3 of 3 people found the following review helpful
on 9 February 2014
Gaiman's epic Sandman series of comics has already been drawn together in volumes one - five of this oversized and slipcased series of the seminal comics run, so what's left for fifth? Well, while the primary narrative may have been told, the worlds of Dream and his siblings are endless. These stories were all published after the final issue of the comic, usually as celebratory anniversary events, and all were new to me. To begin with there's a superb autobiographical short story about Sandman and living with the story for so long, illustrated by Dave McKean. It's a nice way to do a retrospective and introduction, and a dazzling use of McKean's signature art.
From there it's into the first version of 'The Dream Hunters', a gloriously toned long prose story presented as a Japanese fable about a monk and a fox falling in love. Dream of the Endless plays a supporting role in this tale of unlikely passions, and there are numerous full page illustrations from Yoshitaka Amano which are in wild contrast with the artwork previously associated with the series, and bring a wonderful visual exoticism to the tale. 'Endless Nights' is collected next, originally a short series devoting a single comic issue to each member of Dream's family. Each is illustrated by a different artist, but all are rich and atmospheric. The stories all stand alone, and for the most part look at the concepts each of the Endless embody. It allows for some mature, disturbing, and moving offerings - among the most sophisticated storytelling I've seen since... well, since the original Sandman series. It's heady stuff, often uncomfortable and moving.
After this comes 'Sandman: Theatre of Dreams', in which Morpheus features only briefly. Instead, this is a tale about the 'Golden Age' DC hero who took the Sandman's name and image, and is set in London between two world wars. There are spies, double dealing, strange societies (who might just hold the real King of Dreams in a mystic trap in a cellar), and more. It's moodily done noir, and beautifully detailed, linking neatly to our first encounter with Morpheus himself way back in Sandman 1.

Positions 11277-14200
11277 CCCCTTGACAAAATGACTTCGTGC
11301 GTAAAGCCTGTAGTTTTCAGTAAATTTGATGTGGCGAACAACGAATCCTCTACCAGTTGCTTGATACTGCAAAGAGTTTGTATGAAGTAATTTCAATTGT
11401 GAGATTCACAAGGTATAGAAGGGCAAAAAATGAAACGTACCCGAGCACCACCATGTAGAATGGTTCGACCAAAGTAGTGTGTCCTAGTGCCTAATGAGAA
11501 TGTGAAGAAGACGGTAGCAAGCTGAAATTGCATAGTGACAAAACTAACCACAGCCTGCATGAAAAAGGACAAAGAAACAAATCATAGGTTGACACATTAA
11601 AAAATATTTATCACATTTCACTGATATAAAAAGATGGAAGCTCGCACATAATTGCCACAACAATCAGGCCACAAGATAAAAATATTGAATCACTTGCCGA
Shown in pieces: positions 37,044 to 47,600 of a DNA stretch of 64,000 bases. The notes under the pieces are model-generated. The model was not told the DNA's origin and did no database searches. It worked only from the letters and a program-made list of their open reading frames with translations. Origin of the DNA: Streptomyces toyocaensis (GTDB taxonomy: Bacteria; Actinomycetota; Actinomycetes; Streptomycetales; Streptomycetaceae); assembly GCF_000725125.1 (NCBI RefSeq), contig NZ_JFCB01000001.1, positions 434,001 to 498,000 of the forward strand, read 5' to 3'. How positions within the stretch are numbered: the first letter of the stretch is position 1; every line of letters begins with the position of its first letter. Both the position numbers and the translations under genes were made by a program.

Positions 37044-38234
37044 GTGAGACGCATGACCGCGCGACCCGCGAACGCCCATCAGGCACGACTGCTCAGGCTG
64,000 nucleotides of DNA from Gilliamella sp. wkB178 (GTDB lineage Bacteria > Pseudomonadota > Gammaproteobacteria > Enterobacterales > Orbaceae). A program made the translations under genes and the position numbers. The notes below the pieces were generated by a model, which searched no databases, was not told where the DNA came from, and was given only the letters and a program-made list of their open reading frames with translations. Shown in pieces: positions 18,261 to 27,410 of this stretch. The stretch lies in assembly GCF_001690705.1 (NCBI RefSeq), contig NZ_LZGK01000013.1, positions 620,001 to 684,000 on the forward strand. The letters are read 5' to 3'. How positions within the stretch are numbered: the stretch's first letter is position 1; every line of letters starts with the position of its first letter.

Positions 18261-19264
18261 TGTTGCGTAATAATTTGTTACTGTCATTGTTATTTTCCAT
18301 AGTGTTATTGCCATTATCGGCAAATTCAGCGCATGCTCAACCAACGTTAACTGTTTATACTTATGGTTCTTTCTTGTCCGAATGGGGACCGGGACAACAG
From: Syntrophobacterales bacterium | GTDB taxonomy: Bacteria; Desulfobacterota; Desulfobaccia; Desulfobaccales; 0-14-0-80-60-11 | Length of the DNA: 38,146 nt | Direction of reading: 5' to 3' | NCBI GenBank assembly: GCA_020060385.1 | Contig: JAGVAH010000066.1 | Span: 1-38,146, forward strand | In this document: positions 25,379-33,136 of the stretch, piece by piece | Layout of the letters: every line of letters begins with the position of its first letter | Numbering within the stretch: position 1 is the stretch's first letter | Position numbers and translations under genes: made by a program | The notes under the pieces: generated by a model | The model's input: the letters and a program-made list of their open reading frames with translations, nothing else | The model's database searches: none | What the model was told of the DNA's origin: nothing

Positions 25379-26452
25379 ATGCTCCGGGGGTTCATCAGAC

Finally, there's a second version of 'The Dream Hunters', in full comic layout this time. As neat as this is, it's actually only a shadow of the more involving prose version that opens this book. Without that version, this would probably have played better with me, but I found it less layered and rich a story in this iteration (what I perceive to be an change to a certain revenge at the end also annoyed me).
To sum up... phew! The book is beautiful, and very expensive. As such, it's for collector's and Gaiman obsessives only (you can get all of the separate parts of this book as standalone paperbacks elsewhere). The stories stand outside of the main Sandman narrative, but colour in the universe of that epic story beautifully. Each is connected enough to the main saga to feel like more than a mere addendum. though bound together they do feel like a scrapbook miscellany from the worlds of the Endless. I loved it. An extended stay in a place I miss very much, and in this format a visual treat to get lost in.
on 22 April 2015
Well worthy of your money and time,but don't be misled,it doesn't end here,there is still the prequel,Prelude,out in book form November 2015.Preorder now!